An increasing number of American breweries are making beers similar to Belgian Lambics using traditional methods, such as spontaneous fermentations, turbid mashes, long boils, barrel aging, etc., along with traditional ingredients such as raw/unmalted wheat and aged hops. Some are even blending one-, two-, and three-year-old batches, similar to Belgian Gueuze (French spelling) / Geuze (Belgo-Dutch spelling).
Just like Champagne, the term Lambic (and Gueuze) is a protected term for a traditional product made in a certain way and in a certain region of the world. It is not a style. Lambic is an appellation, and it differs from other place-originated beer styles, such as Dortmunder, Pilsner, Berliner Weisse, Gose, New England IPA, etc., all of which can be made anywhere.
If a Champagne-like product is made outside of the Champagne region of France, it is called sparkling white wine (or the fancier Méthode Champenoise). Lambic can only be made in the Brussels area of Belgium (Zenne/Senne Valley and Pajottenland/Payottenland), but if a similarly made beer is produced outside of that region, there isn’t an agreed-upon name for it.
“American wild ale” is too broad, plus most “wild ales” are made with cultured yeast and bacteria. “Spontaneous ale” only describes one aspect of Lambic beer; it doesn’t define ingredients or methods, plus many American-made spontaneous ales do not adhere to the traditional procedures and techniques of Lambics. “Sour ale” is far too vague and it includes beers such as kettle-soured Goses and Berliner Weisses, which are nothing like long-aged spontaneously fermented beers.
Some brewers have described their beers as “Lambic-style” or “Lambic-inspired,” but out of respect for Lambic makers (which most sour ale brewers take inspiration from), American brewers should not use the terms Lambic or Gueuze in their beers’ names. At best, it would create confusion. At worst, it could be considered anything from disingenuous to deceitful, or even co-opted profiteering.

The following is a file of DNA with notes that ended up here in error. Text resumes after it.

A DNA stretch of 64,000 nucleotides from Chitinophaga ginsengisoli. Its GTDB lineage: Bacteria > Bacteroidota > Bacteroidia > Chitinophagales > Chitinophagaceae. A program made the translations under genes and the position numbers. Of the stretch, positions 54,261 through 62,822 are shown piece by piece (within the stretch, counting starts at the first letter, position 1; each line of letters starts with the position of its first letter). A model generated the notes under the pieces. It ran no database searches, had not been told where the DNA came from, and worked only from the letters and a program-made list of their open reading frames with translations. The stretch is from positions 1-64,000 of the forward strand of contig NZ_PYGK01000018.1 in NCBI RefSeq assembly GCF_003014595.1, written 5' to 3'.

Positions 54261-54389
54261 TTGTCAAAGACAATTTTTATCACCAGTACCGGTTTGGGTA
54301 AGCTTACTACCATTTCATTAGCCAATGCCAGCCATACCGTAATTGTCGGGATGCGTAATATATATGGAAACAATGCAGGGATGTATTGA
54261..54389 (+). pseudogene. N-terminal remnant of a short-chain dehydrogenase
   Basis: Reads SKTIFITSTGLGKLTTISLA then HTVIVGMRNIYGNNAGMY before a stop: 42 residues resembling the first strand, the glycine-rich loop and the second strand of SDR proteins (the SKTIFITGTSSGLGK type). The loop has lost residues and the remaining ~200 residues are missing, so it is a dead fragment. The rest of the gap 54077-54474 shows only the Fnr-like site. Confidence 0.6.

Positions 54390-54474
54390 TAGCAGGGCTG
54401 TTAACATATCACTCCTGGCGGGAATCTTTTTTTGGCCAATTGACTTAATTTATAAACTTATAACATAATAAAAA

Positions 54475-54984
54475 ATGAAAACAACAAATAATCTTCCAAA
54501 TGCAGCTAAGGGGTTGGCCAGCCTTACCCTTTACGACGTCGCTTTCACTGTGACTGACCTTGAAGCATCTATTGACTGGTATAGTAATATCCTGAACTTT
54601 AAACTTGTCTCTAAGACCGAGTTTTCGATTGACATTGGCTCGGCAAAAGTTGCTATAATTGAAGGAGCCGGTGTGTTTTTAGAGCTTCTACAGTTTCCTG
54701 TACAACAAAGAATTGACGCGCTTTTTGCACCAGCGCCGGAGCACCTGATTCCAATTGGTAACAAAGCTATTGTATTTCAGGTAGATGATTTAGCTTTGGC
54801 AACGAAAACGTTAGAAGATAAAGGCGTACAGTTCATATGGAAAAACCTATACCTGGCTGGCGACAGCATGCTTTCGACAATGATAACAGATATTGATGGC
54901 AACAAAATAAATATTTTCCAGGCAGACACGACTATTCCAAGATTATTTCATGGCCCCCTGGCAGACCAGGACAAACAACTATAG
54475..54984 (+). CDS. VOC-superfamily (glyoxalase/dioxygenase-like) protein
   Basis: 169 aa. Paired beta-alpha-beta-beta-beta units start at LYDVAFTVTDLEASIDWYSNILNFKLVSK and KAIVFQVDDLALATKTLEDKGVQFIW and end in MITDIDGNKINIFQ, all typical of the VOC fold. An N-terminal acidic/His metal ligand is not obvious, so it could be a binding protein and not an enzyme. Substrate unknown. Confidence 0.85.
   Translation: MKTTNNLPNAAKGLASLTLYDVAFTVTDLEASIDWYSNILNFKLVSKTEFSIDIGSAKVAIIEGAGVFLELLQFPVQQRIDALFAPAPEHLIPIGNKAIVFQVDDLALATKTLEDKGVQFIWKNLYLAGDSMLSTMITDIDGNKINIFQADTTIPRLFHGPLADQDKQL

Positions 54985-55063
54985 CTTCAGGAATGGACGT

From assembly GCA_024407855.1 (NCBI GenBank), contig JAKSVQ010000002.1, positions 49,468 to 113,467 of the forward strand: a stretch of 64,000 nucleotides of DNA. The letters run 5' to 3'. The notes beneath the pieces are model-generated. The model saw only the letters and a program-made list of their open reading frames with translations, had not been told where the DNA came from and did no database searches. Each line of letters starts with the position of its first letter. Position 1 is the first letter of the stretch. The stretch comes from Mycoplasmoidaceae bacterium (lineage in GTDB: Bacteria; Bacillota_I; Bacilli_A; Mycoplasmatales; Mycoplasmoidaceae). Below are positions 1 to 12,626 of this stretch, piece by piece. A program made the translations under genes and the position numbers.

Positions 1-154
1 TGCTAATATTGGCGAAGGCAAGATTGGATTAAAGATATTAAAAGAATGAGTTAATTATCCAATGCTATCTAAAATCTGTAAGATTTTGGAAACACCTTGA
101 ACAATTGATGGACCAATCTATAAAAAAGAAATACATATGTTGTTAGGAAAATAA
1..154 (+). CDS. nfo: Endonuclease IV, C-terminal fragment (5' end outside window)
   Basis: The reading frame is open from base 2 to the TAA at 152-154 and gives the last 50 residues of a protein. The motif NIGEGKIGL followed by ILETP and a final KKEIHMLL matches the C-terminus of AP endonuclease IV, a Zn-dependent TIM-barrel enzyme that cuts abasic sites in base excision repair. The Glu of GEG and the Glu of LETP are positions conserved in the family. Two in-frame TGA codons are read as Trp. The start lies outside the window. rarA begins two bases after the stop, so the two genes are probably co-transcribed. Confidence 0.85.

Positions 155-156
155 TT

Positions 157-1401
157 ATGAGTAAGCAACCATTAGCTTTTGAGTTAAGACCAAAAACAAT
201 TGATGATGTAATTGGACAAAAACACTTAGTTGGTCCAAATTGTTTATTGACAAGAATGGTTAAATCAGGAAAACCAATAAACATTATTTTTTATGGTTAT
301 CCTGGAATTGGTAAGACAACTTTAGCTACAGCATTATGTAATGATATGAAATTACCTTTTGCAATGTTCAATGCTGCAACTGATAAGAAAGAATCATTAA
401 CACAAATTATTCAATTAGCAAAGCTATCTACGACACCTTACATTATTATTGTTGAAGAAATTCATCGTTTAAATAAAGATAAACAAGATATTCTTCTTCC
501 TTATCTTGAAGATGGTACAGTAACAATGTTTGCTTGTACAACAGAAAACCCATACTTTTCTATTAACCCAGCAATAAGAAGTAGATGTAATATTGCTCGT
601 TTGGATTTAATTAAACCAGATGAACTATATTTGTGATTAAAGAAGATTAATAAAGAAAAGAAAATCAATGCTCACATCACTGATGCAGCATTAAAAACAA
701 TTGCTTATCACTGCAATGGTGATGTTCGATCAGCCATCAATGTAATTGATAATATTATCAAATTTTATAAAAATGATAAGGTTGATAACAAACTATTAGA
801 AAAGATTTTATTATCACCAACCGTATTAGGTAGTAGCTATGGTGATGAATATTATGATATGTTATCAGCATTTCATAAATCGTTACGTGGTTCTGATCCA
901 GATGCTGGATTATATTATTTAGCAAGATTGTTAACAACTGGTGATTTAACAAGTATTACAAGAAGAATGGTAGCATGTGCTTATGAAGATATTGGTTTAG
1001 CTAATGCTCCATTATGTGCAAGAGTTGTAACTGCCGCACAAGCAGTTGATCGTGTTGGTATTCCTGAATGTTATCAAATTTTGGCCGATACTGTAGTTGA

Then why not just make up some new name, or not even try to categorize it at all? Because beer styles, categories, and appellations matter. They’re about history, respect, culture, education, competitions, consumerism, and more, all rolled into understandable and easily communicable terms. Brewers use them to formulate recipes and to communicate what they make. Historians and beer writers use them as shorthand, to chronicle traditions, and to follow trends. Consumers use them to know what they’re buying and, more importantly, to differentiate between styles they like and do not like. And they provide structure to competitions, so that beers are fairly judged among other, similar beers.
In 2016, Jeffrey Stuffings of Jester King Brewery in Texas thought he had this naming dilemma solved. After talking with Jean Van Roy of Cantillon, one of the world’s premier Lambic producers, he came up with the term Méthode Lambic (and Méthode Gueuze).
“Our beer is NOT Lambic or Gueuze,” Stuffings wrote. “We have a very strong desire for beer drinkers to know how our beer was made. We want them to know that this is not just a spontaneously fermented beer, but a spontaneously fermented beer made using the method of authentic Belgian Gueuze. We invested an inordinate amount of time, energy, money, and patience into making this beer.”
Even though Cantillon gave Jester King its blessing to use the term Méthode Lambic/Gueuze, some other Lambic brewers did not like the term, as they don’t want to see the words Lambic or Gueuze anywhere on a non-Lambic/Gueuze label. They worry that it will create confusion about where and how the product was made, and they’re rightful to be so protective (and they’re legally protected in the EU).
Therefore, a new group of brewers formed with the goal of coming up with a new appellation and mark that clearly communicates to consumers about these unique, American-made, “Lambic-like” beers. After lots of back and forth among themselves and Lambic brewers, the group came up with a new name and mark: Méthode Traditionnelle (for Lambic-like beers) and Méthode Traditionnelle III (for Oude Gueuze-like blended Lambics). Read the M.T. requirements here.